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Ev'n those thou wouldst in veneration hold;
And, if not faces, give 'em beards of gold.
The priests in temples, now no longer care
For Saturn's brafs, or Numa's earthen ware;
Or vestal urns, in each religious rite:
This wicked gold has put 'em all to flight.
O fouls, in whom no heav'nly fire is found,
Fat minds, and ever grov'ling on the ground!
We bring our manners to the blest abodes,
And think what pleases us must please the Gods.
Of oil and caffia one th' ingredients takes,
And, of the mixture, a rich ointment makes:
Another finds the way to dye in grain;

And makes Calabrian wool receive the Tyrian ftain;

Or from the shells their orient treasure takes,
Or, for their golden ore, in rivers rakes;
Then melts the mafs: all these are vanities!
Yet still some profit from their pains may rife:
But tell me, prieft, if I may be fo bold,
What are the Gods the better for this gold?
The wretch that offers from his wealthy ftore
These presents, bribes the Pow'rs to give him more:
As maids to Venus offer baby-toys,

To bless the marriage-bed with girls and boys.


But let us for the Gods a gift prepare,

Which the great man's great charges cannot bear :
A foul, where laws both human and divine,
In practice more than fpeculation shine:
A genuine virtue, of a vigorous kind,

Pure in the laft receffes of the mind:
When with fuch off'rings to the Gods I come,
A cake, thus giv'n, is worth a hecatomb.

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Our author has made two fatires concerning ftudy; the first and the third: the first related to men; this to young fludents, whom he defired to be educated in the ftoick philofophy: he himself fuftains the person of the master, or præceptor, in this admirable fatire. Where he upbraids the youth of floth, and negligence in learning. Yet he begins with one fcholar reproaching his fellow students with late rifing to their books. After which he takes upon him the other part of the teacher. And addreffing himself particularly to young noblemen, tells them, that by reafon of their high birth, and the great poffeffions of their fathers, they are careless of adorning their minds with precepts of moral philofophy: and withal, inculcates to them the miferies which will attend them in the whole

courfe of their life, if they do not apply themfelves betimes to the knowledge of virtue, and the end of their creation, which he pathetically infi nuates to them. The title of this fatire, in fome ancient manuscripts, was The Reproach of Idlenefs; tho in others of the fcholiafts it is infcribed, Against the Luxury and Vices of the Rich. In both of which the intention of the poet is pursued; but principally in the former.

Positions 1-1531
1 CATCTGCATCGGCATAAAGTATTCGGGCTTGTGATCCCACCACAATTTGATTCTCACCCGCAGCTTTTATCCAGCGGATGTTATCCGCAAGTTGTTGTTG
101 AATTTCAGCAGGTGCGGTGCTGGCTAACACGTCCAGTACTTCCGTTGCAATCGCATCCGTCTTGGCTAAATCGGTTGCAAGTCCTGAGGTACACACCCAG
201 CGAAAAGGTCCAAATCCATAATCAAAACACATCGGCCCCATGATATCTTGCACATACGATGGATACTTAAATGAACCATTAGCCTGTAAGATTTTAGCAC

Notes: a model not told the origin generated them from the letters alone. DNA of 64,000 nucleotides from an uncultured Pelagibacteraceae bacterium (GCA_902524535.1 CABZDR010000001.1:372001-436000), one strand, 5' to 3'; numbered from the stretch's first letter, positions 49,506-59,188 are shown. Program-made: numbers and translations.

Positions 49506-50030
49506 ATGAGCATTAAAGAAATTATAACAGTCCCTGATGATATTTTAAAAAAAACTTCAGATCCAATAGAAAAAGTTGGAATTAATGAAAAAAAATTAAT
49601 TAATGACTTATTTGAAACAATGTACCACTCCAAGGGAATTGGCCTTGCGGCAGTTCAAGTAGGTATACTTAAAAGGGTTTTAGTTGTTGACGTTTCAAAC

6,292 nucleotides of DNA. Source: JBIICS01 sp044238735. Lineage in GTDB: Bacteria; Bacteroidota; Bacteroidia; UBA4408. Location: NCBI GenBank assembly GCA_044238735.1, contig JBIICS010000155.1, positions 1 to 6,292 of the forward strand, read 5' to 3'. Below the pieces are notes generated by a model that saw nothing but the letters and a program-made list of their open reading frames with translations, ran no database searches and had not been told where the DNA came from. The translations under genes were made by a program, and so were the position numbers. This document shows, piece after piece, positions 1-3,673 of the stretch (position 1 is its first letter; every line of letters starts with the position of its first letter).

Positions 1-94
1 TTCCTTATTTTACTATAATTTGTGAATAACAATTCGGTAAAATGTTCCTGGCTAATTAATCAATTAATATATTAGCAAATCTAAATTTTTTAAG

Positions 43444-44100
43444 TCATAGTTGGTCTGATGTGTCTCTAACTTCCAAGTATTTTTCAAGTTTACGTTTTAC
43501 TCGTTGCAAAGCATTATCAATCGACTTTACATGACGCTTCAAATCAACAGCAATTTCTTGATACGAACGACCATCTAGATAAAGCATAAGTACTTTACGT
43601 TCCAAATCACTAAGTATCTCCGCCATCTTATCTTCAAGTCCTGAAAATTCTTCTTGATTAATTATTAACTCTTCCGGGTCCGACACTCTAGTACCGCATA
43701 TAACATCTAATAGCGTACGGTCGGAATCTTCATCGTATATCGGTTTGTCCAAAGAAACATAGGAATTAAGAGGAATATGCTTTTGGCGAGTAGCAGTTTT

[I remember I tranflated this satire, when I was a King's scholar at Westminster-school, for a Thursday-night's Exercife; and believe that it, and many other of my Exercises of this nature, in English verse, are still in the hands of my learned master, the reverend doctor Busby.]


S this thy daily courfe? The glaring fun

Breaks in at ev'ry chink: the cattle run To fhades, and noon-tide rays of fummer fhun, Yet plung'd in floth we lie; and fnore fupine, As fill'd with fumes of undigested wine.

This grave advice fome fober ftudent bears; And loudly rings it in his fellow's ears. The yawning youth, fcarce half awake, effays His lazy limbs and dozy head to raise : Then rubs his gummy eyes, and fcrubs his pate; And cries, I thought it had not been fo late:

My cloaths make hafte: why when! if none be


He mutters first, and then begins to swear: And brays aloud, with a more clam'rous note, Than an Arcadian afs can ftretch his throat.

With much ado, his book before him laid, And parchment with the fmoother fide difplay'd; He takes the papers; lays 'em down again; And, with unwilling fingers, tries the pen: Some peevish quarrel ftreight he strives to pick; His quill writes double, or his ink's too thick; Infuse more water; now 'tis grown fo thin It finks, nor can the characters be seen.

O wretch, and still more wretched ev'ry day!
Are mortals born to fleep their lives away?
Go back to what thy infancy began,

Thou who wert never meant to be a man:

pap and fpoon-meat; for thy gugaws cry: Be fullen, and refuse the lullaby.

No more accuse thy pen; but charge the crime
On native floth, and negligence of time.
Think'st thou thy mafter, or thy friends, to cheat?
Fool, 'tis thyfelf, and that's a worse deceit.
Beware the public laughter of the town;
Thou fpring'ft a leak already in thy crown.

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